- Associated Press - Wednesday, November 5, 2014

PROVIDENCE, R.I. (AP) - The prospective developer of a casino at Newport Grand said Wednesday he’s still considering investing in the property even though voters rejected a proposal to add table games.

A ballot question on permitting table games at the slots parlor was approved statewide Tuesday but rejected in Newport. It needed majority approval of both statewide and local voters to pass.

Former Providence Mayor Joseph R. Paolino Jr. said moving forward with the project isn’t out of the question, but it’s more of a challenge now for Newport Grand to remain competitive with other area casinos.

Paolino said he worries that the Newport Grand employees he got to know during the campaign will lose their jobs if the slots parlor is not revamped.

“I’m not a quitter and I want to see if we can create jobs and save the jobs that are there,” he said.

Paolino, who is partnering with developers Peter de Savary and Paul Roiff, said they would spend $40 million to turn the slots parlor into an “entertainment complex,” but only if it could add table games. Two years ago, statewide voters approved expanding Newport Grand into a full casino but local voters didn’t.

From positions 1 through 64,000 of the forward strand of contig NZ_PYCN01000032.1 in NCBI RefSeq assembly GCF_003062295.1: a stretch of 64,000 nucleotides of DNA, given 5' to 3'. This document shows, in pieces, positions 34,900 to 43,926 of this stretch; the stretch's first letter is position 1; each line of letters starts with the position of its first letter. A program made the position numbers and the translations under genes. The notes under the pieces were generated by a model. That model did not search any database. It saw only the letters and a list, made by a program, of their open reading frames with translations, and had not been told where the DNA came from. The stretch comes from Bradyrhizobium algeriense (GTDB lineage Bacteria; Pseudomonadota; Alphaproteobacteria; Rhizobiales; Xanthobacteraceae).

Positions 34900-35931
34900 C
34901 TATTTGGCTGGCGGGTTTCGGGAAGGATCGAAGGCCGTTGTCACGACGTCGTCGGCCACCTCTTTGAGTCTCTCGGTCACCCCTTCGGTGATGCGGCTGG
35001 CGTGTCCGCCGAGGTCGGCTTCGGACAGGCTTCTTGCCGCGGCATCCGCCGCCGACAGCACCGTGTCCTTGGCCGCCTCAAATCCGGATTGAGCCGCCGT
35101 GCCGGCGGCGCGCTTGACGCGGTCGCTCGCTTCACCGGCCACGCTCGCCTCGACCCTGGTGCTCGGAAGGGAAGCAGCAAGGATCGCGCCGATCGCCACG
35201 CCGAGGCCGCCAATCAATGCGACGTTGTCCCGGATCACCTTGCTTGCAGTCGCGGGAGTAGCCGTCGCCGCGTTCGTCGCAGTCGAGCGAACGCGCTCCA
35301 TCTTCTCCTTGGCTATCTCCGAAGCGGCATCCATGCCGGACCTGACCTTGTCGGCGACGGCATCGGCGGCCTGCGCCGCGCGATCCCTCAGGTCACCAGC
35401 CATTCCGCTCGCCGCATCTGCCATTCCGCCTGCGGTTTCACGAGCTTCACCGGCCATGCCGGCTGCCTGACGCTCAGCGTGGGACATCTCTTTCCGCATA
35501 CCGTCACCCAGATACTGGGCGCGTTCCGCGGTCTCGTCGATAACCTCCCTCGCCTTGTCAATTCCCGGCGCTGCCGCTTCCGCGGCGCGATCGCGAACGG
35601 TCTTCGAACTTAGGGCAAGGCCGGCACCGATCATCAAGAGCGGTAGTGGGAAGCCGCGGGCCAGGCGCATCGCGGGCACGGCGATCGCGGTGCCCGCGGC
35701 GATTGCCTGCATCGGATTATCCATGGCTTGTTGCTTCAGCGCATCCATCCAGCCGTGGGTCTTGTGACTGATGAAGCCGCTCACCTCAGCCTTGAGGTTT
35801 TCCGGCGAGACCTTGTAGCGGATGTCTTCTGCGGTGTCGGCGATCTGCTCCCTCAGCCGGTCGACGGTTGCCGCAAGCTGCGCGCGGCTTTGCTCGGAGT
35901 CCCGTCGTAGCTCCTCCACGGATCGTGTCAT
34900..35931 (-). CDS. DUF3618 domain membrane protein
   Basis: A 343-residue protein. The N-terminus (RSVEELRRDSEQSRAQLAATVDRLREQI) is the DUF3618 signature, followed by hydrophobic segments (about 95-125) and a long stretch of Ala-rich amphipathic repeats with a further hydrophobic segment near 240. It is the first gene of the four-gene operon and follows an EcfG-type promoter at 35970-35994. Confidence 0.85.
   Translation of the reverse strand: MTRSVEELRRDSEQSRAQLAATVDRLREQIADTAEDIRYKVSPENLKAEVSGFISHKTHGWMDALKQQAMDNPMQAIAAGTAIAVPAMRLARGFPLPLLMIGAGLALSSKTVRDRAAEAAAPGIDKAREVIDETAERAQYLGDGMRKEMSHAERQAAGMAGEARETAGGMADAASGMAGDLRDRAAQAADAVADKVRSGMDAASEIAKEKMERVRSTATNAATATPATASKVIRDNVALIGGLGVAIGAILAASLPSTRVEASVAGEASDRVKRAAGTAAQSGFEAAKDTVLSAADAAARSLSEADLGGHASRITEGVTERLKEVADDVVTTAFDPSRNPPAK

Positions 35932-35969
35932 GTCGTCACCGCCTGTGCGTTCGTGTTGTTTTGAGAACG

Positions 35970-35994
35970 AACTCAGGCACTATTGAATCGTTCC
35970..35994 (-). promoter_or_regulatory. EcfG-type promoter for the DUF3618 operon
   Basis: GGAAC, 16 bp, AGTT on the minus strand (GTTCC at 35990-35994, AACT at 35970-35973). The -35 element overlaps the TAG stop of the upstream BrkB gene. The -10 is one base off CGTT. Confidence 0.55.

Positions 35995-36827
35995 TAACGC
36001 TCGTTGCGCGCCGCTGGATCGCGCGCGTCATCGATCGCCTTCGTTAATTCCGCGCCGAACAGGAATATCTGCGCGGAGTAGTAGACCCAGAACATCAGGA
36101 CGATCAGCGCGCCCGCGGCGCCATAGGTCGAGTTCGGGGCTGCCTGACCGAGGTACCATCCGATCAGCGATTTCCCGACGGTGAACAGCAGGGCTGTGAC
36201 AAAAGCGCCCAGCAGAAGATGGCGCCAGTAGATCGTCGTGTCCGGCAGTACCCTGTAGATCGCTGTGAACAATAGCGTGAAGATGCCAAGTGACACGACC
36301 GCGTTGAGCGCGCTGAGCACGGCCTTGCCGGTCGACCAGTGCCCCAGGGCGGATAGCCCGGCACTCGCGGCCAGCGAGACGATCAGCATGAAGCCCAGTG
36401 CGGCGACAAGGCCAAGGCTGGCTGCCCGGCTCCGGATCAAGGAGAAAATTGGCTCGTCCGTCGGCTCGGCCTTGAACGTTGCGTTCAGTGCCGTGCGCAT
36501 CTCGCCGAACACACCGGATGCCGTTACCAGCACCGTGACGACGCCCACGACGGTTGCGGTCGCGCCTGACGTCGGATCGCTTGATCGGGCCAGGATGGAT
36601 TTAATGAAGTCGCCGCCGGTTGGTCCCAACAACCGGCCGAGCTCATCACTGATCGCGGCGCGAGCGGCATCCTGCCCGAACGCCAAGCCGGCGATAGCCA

Paolino said he wants to “crunch the numbers” with Newport Grand’s longtime owner, Diane S. Hurley, to figure out if the entertainment center could still be financially feasible, without table games.

A leader of the anti-casino movement in Newport, Dawn Euer, said they would welcome that kind of investment.

“It would be wonderful if they were to do something to invest in the property and be able to make it a successful business model,” said Euer, the political director for Citizens Concerned About Casino Gambling. “The problem we have, really, is with the table games.”

Newport Mayor Harry Winthrop supported adding table games because he worries Newport Grand will eventually close. Nearly 200 people work there and the city receives about $425,000 annually in gambling revenues, which is down from about $800,000 annually before the recession, he said.

Winthrop said he’s happy to hear that Paolino didn’t decide to walk away after Tuesday’s vote. While the city would not receive more gambling revenues from an entertainment center, Winthrop said, it would get additional real estate taxes from building upgrades and the project could protect and create jobs.

Winthrop lost his bid for a sixth two-year term on the Newport City Council Tuesday, which he attributes to his support for table games. He said Wednesday he “got swept out” with the casino vote.

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